Yes, long before I plopped down in the Puget Sound and found myself a home in Seattle, Heather took up residence in a second-floor apartment in suburban Redmond on the other side of Lake Washington, not far from the burgeoning campus of the new software giant Microsoft. It was there in February 1997, while Mike was on mid-winter visit from Syracuse, that he and Heather finally tied the knot after a blissful decade of what used to be called “living in sin” and/or “needing somebody to vouch for me so I can hang onto my Green Card.” As their only child (so to speak), I am so glad they finally made things legal, because if they hadn’t, who knows? Mike might have stayed in Syracuse for the rest of his life, and I might not be here in Seattle talking to you today.

From what I’ve been told, their wedding was quite the affair. The mystic ceremony took place at the King Country District Court in Redmond, right next to the public library, but only the judge heard after all the contentious civil cases and the court’s clerk and stenographer took pity on  Mike and Heather and volunteered to be their witnesses. The judge did his thing, Mike and Heather exchanged plastic spider rings, and they retired to the luxurious Redmond condo for leftover burritos and beer.

Down at the court house.

Down at the court house.

So last Saturday, in the rain , the three of us retraced the steps of that fateful day. First we took a side trip to a furniture store (I think they are planning to get me an ottoman so I can be rolled around room to room). Then we hiked along a greenbelt trail where they used to take my esteemed predecessor, Heidi. Parts of this walk were OK, but I wound up feeling sorry for Heidi. I mean, it had no stretches of secluded trail where I could walk off leash, no fields for chasing my orange ball, no trails that weren’t paved or planked like a boardwalk. I’m sure Heidi liked Discovery Park a whole lot better when Mike and Heather moved over to the other side of the pond in 1999.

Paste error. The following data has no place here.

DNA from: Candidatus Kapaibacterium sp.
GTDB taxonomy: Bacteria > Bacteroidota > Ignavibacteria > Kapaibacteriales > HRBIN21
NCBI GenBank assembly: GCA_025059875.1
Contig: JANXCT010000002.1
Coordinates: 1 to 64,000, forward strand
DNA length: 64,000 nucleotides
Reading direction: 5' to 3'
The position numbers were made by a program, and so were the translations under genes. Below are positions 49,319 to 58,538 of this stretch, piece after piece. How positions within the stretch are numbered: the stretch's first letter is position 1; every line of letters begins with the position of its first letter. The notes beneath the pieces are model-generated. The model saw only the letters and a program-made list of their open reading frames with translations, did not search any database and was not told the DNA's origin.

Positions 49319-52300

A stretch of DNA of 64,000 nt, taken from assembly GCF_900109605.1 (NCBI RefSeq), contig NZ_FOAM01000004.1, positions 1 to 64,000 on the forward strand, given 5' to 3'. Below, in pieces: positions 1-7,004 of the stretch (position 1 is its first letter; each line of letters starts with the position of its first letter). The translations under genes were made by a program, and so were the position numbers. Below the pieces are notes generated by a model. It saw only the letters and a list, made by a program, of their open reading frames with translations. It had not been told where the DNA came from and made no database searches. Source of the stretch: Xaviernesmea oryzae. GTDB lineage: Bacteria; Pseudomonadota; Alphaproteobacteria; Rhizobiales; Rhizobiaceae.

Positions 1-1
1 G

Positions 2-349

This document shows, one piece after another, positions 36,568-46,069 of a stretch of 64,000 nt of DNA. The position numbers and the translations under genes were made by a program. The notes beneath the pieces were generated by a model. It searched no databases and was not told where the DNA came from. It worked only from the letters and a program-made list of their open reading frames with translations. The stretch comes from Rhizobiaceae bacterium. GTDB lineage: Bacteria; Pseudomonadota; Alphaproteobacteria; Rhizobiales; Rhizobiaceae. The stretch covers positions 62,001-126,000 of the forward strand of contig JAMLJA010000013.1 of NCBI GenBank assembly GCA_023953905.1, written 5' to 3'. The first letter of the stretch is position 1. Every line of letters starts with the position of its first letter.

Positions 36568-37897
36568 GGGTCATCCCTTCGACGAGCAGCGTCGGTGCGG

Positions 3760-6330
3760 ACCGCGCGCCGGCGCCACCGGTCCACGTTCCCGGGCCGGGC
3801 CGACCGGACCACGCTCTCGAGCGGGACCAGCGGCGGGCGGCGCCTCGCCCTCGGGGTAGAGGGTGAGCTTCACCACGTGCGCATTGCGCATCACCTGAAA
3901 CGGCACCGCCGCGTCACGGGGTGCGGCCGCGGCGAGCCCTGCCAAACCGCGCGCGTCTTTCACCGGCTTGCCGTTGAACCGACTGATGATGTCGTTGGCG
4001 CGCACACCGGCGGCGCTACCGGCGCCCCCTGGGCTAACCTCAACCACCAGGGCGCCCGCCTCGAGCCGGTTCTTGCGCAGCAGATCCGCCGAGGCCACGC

Still, our walk had plenty of nostalgia value, as did our stops at their apartment, the courthouse and their favorite Redmond Italian restaurant. While they had dinner, I had to wait in the car, of course, although I did score a leftover lamb shank for later. For the next anniversary, I’d prefer they pick German cuisine.

Mike keeps promising Heather there will be another anniversary surprise, but nothing had arrived yet when I told Mike to roll the presses anyway. We’ll have something to look forward to next week.

Chloë Takes in the View

Olympics from Richmond Beach Park

Olympics from Richmond Beach Park

Finally, maybe the winter is over. Sure, it rained a lot this past week, but it was warm rain. Snowdrops and crocus have emerged, and all my salad bars are ripening. It’s not Arizona, but it’s not that bad.